Q&A: A lost interview with ENIAC co-inventor J. Presper Eckert
On the the 60th anniversary of the unveiling of ENIAC, a newly discovered interview with "Pres" Eckert explodes some ENIAC myths.
J. Presper Eckert
I recorded two days of interviews with "Pres" Eckert in 1989. He was 70 years old. My father was Pres' best friend from childhood and I'd spent my childhood playing with his children. I visited him regularly as an adult. On that day, we spoke in his living room in Gladwyne, Pa. -- most of the time sitting on the floor. We stopped talking about computers only to fiddle with his Nova Chord electronic organ, which predated ENIAC, and we fiddled with stereo speakers. On a second occasion I recorded a conversation at his daughter's home in western Massachusetts. Eckert died in 1995. I've had the interview tapes for many years, but decided to transcribe them for ENIAC's 60th anniversary.
How did calculating machines work before ENIAC?
Well, a person with a paper and pencil can add two 10-digit numbers in about 10 seconds. With a hand calculator the time is down to 4 seconds. The Harvard Mark 1 was the last of the electromechanical computers -- it could add two 10-digit numbers in 0.3 seconds, about 30 times faster than paper and pencil.
When I was a graduate student, the Moore School of Electronics had two analyzers that were essentially copies of Vannevar Bush's machine from MIT.
What could that machine do?
It could solve linear differential equations, but only linear equations. It had a long framework divided into sections with a couple dozen shafts buried through it. You could put different gears on the shafts using screwdrivers and hammers and it had "integrators," that gave [the] product of two shafts coming in on a third shaft coming out. By picking the right gear ratio you should get the right constants in the equation. We used published tables to pick the gear ratios to get whatever number you wanted. The limit on accuracy of this machine was the slippage of the mechanical wheels on the integrator.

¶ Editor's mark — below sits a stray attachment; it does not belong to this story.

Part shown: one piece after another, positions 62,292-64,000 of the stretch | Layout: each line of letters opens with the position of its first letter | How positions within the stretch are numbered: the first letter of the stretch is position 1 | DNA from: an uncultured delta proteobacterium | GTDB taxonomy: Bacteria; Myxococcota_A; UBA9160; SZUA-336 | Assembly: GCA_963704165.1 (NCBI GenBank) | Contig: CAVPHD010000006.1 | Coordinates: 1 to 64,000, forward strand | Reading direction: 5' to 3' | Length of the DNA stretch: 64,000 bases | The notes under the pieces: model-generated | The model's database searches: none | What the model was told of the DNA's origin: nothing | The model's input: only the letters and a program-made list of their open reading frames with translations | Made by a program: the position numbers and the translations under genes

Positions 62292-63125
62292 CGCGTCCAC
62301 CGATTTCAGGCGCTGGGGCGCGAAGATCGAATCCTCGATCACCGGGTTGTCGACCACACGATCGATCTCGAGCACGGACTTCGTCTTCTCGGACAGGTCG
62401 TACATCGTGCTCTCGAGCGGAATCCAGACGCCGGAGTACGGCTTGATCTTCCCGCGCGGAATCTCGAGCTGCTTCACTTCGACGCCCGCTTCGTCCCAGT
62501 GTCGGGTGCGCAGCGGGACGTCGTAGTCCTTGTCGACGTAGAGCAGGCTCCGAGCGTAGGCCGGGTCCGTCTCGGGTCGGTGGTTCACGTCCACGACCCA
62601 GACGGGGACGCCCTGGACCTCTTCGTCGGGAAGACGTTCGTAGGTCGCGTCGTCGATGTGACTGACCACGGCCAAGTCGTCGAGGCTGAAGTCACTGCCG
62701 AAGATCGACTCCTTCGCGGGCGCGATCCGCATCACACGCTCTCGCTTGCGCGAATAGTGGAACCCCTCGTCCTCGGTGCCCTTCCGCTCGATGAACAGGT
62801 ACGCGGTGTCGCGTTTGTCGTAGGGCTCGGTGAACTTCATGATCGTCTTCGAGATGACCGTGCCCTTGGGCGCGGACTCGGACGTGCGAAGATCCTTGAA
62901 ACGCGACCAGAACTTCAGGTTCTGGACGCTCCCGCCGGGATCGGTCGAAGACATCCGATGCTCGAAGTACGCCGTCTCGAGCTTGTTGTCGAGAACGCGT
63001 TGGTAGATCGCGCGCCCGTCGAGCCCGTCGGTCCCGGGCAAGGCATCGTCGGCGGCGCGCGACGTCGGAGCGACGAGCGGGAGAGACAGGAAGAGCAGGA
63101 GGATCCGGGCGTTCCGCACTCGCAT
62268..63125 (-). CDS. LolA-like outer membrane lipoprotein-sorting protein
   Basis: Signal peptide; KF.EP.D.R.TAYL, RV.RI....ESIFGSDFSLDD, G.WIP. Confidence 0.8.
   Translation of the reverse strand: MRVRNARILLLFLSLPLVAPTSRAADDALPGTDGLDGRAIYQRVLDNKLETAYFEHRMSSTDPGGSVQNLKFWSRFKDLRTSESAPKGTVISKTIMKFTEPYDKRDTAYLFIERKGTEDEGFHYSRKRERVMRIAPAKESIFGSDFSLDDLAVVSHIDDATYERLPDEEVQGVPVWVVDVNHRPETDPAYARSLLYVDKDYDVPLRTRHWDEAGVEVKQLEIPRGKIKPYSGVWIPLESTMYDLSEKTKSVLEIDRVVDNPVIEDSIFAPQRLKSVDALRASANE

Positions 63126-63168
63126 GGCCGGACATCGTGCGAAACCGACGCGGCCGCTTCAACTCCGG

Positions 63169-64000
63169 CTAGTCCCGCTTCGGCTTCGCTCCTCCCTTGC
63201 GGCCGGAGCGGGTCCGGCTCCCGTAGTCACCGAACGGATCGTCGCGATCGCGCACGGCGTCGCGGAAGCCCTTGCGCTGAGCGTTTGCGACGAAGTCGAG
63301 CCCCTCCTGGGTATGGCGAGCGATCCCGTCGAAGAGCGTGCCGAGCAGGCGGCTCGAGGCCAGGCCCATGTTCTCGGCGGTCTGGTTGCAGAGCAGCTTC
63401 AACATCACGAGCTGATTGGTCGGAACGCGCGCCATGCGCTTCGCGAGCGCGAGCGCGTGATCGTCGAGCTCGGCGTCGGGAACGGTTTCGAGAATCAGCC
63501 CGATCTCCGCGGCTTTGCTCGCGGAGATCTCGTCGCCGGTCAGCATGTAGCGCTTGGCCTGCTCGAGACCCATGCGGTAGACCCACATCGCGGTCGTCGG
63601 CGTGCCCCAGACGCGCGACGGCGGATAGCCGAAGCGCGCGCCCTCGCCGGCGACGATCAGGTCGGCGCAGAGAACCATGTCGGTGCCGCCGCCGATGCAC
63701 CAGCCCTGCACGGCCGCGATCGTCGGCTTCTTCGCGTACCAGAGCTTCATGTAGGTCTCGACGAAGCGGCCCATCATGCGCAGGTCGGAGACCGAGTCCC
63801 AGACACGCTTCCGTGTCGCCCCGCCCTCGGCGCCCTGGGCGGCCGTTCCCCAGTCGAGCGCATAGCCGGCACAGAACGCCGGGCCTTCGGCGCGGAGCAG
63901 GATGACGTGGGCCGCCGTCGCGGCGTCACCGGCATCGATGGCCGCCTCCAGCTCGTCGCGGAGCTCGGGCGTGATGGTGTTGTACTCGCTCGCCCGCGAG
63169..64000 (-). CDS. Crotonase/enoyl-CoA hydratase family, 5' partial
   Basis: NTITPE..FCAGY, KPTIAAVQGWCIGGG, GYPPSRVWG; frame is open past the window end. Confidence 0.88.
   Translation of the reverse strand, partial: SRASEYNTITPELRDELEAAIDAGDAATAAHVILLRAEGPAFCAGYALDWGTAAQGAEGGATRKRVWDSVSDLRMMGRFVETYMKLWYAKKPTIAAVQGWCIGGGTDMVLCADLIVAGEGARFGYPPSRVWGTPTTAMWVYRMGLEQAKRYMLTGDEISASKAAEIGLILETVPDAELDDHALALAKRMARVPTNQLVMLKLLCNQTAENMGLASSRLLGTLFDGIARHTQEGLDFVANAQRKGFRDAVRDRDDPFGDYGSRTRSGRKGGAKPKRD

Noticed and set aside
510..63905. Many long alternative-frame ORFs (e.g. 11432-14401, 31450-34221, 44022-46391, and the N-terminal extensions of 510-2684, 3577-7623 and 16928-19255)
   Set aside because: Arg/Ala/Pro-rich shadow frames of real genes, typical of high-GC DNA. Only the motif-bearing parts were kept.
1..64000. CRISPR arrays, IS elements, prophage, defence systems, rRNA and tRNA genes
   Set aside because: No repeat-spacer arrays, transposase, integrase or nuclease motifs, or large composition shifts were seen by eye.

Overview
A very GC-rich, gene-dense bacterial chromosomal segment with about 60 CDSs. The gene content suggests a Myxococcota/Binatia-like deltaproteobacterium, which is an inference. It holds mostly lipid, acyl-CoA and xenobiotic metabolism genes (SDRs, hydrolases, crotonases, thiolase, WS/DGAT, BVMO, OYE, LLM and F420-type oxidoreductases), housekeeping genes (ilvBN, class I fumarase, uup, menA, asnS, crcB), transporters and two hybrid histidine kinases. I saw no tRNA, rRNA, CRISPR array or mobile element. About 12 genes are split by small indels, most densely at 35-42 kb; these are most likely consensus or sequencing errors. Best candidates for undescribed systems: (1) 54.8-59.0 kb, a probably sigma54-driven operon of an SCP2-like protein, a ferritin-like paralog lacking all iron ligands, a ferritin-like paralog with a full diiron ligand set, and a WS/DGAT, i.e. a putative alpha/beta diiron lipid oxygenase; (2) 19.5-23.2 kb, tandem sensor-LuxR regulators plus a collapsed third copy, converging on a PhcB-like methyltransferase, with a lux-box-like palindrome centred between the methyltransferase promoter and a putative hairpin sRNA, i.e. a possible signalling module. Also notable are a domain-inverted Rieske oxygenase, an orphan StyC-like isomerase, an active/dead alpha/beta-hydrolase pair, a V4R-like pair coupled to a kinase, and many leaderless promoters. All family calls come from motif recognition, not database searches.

That made me say, "Let's built electronic integrators and stick them into this machine instead of those wheel
- Silicon Valley's 19 Coolest Places to Work
- Is Windows 8 Development Worth the Trouble?
- 8 Books Every IT Leader Should Read This Year
- 10 Hot Hadoop Startups to Watch
- Slideshow: 7 security mistakes people make with their mobile device
- iOS vs. Android: Which is more secure?
- 11 sure signs you've been hacked
- Logicalis eBook: SAP HANA: The Need for Speed Without timely business insights, organizations today can suffer logistical, manufacturing, and even financial disaster in a matter of minutes
- Neustar 2014 DDoS Attacks and Impact Report For the third consecutive year, Neustar surveyed hundreds of companies on distributed denial of service (DDoS) attacks. The survey reveals evidence that the...
- Acxiom Case Study This case study, which focuses on Acxiom, explores how the company was able to secure employee data, reduce migration costs and boost productivity...
- Windows® XP Migration: Protect and Secure Critical Data With the end of the Microsoft Windows XP operating system's lifecycle on April 8, 2014, businesses are faced with the decision to migrate...
- Top 4 Digital Signage Fails Join RMG Networks for a look at four of the most common reasons digital signage fails in corporate businesses. Learn about strategies to...
- Building Tomorrow's Infrastructure Listen to this podcast to discover how Crider Foods worked with PC Connection to update their IT infrastructure, while maintaining compliance and control. All Hardware White Papers | Webcasts
Our new weekly Consumerization of IT newsletter covers a wide range of trends including BYOD, smartphones, tablets, MDM, cloud, social and what it all means for IT. Subscribe now and stay up to date!